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Versions: 00 01 02 RFC 2414

Internet Engineering Task Force                              Mark Allman
INTERNET DRAFT                              NASA Lewis/Sterling Software
File: draft-floyd-incr-init-win-01.txt                       Sally Floyd
                                                                     LBL
                                                         Craig Partridge
                                                        BBN Technologies
                                                             March, 1998
                                                Expires: September, 1998


                    Increasing TCP's Initial Window


Status of this Memo

    This document is an Internet-Draft.  Internet-Drafts are working
    documents of the Internet Engineering Task Force (IETF), its areas,
    and its working groups.  Note that other groups may also distribute
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    Internet-Drafts are draft documents valid for a maximum of six
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    ftp.isi.edu (US West Coast).

Abstract

    This is a note to suggest changing the permitted initial window in
    TCP from 1 segment to roughly 4K bytes.  This draft considers the
    advantages and disadvantages of such a change, as well as outlining
    some experimental results that indicate the costs and benefits of
    making such a change to TCP, and pointing out remaining research
    questions.

1.  TCP Modification

    This draft suggests allowing the initial window used by a TCP
    connection to increase from 1 segment to between 2 and 4 segments.
    In most cases, this will result in an initial window of roughly 4K
    bytes (although given a large segment size, the initial window could
    be significantly larger than 4K bytes).  The proposed initial window
    size is given in (1):

                  min (4*MSS, max (2*MSS, 4380 bytes))               (1)





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    Or, more specifically the initial window size is based on the
    maximum segment size (MSS), as follows:

        MSS <= 1095 bytes:
            win = 4 * MSS
        1095 bytes < MSS < 2190 bytes:
            win = 4380
        MSS => 2190 bytes:
            win = 2 * MSS

    This increased initial window would be optional: that a TCP MAY
    start with a larger initial window, not that it SHOULD.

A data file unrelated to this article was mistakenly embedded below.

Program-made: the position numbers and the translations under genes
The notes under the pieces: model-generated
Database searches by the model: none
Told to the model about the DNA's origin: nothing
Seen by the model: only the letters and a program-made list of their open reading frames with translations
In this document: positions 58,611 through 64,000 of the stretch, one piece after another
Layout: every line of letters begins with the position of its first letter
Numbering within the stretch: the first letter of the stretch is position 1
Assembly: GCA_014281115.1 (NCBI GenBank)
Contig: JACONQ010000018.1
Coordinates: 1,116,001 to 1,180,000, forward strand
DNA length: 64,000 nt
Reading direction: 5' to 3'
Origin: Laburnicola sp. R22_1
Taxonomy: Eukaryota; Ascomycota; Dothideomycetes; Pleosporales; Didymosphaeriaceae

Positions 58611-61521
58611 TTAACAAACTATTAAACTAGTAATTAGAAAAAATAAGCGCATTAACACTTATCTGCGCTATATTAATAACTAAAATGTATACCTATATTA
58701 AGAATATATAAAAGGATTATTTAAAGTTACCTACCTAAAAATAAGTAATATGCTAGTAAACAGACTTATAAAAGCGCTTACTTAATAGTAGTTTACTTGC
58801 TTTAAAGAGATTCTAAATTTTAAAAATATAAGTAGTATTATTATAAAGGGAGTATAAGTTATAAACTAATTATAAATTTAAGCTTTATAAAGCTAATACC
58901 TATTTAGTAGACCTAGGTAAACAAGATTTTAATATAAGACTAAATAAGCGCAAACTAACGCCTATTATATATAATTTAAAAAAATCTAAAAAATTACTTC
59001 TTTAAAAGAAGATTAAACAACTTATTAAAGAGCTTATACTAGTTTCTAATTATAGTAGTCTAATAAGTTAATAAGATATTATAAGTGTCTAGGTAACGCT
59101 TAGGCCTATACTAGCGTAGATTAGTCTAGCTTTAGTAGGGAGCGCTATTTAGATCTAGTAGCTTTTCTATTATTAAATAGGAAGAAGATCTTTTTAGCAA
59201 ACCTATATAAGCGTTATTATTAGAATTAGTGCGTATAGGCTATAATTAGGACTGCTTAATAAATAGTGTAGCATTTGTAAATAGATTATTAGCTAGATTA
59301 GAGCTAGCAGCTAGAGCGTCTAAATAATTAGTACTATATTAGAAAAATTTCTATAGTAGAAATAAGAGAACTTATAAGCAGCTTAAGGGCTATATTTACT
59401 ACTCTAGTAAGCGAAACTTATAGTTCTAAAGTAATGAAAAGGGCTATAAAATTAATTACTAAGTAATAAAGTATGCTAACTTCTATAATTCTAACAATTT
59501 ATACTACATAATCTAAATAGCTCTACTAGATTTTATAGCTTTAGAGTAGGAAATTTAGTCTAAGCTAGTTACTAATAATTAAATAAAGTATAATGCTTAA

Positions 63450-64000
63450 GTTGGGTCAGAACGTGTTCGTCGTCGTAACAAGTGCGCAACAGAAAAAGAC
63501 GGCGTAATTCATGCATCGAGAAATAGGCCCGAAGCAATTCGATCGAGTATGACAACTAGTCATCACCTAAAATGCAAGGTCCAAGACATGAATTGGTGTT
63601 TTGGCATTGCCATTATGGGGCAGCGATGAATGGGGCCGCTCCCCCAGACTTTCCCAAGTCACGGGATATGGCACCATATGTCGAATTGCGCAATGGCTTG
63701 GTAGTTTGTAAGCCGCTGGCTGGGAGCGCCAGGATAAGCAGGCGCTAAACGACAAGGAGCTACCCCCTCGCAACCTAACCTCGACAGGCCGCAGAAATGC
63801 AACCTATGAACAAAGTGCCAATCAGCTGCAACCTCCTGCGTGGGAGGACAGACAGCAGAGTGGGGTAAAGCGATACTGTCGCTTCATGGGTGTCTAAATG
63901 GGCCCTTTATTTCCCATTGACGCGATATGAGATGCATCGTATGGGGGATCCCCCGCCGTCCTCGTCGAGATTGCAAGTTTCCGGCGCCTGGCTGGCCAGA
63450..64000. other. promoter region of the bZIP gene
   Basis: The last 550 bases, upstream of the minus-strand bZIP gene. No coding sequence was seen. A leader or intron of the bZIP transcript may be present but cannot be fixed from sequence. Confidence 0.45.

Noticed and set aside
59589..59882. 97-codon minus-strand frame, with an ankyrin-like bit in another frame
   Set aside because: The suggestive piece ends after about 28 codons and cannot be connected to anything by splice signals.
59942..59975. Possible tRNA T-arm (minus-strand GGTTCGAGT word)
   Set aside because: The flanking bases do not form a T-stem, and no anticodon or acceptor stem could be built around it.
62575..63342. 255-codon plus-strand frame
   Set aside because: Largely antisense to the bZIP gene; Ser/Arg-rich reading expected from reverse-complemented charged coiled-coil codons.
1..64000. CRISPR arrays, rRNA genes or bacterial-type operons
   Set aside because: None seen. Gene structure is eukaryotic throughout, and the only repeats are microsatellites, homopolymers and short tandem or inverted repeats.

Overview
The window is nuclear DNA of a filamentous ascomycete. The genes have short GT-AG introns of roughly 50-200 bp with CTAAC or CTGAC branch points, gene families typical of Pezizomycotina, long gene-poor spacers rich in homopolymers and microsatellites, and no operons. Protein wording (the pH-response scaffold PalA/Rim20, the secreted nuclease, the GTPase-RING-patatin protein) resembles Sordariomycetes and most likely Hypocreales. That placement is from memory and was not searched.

This change would only apply to the initial window of the
    connection, in the first round trip time (RTT) of transmission
    following the TCP three-way handshake.  That is, the SYN/ACK in the
    three way handshake should not increase the initial window size
    above that outlined in equation (1).  However, if the SYN or SYN/ACK
    is lost the initial window used after a correctly transmitted SYN
    MUST be 1 segment.

    Some TCP implementations use slow start to re-start transmission
    after a long idle period.  In this case, the initial window used
    should be the same as the initial window used at the beginning of
    the transfer.  The change proposed in this document would not change
    the behavior after a retransmit timeout, when the sender would
    continue to slow start from an initial window of one segment.

2.  Advantages of Larger Initial Windows

    1.  For connections transmitting only a small amount of data, a
        larger initial window would reduce the transmission time
        (assuming moderate segment drop rates).  For many email (SMTP
        [Pos82]) and web page (HTTP [BLFN96, FJGFBL97]) transfers that
        are less than 4K bytes, the larger initial window would reduce
        the data transfer time to a single RTT.

    2.  For connections that will be able to use large congestion
        windows, this modification eliminates up to three RTTs and a
        delayed ACK timeout during the initial slow-start phase.  This
        would be of particular benefit for high-bandwidth
        large-propagation-delay TCP connections, such as those over
        satellite links.

    3.  When the initial window is 1 segment, a receiver employing
        delayed acknowledgments (ACK) [Bra89] is forced to wait for a
        timeout before generating an ACK.  With a larger initial window,
        the receiver will be able to generate an ACK after the second
        data segment arrives.  This eliminates the need to wait on the
        timeout (0.1 seconds, or more).





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3.  Implementation Issues

    When larger initial windows are implemented along with Path MTU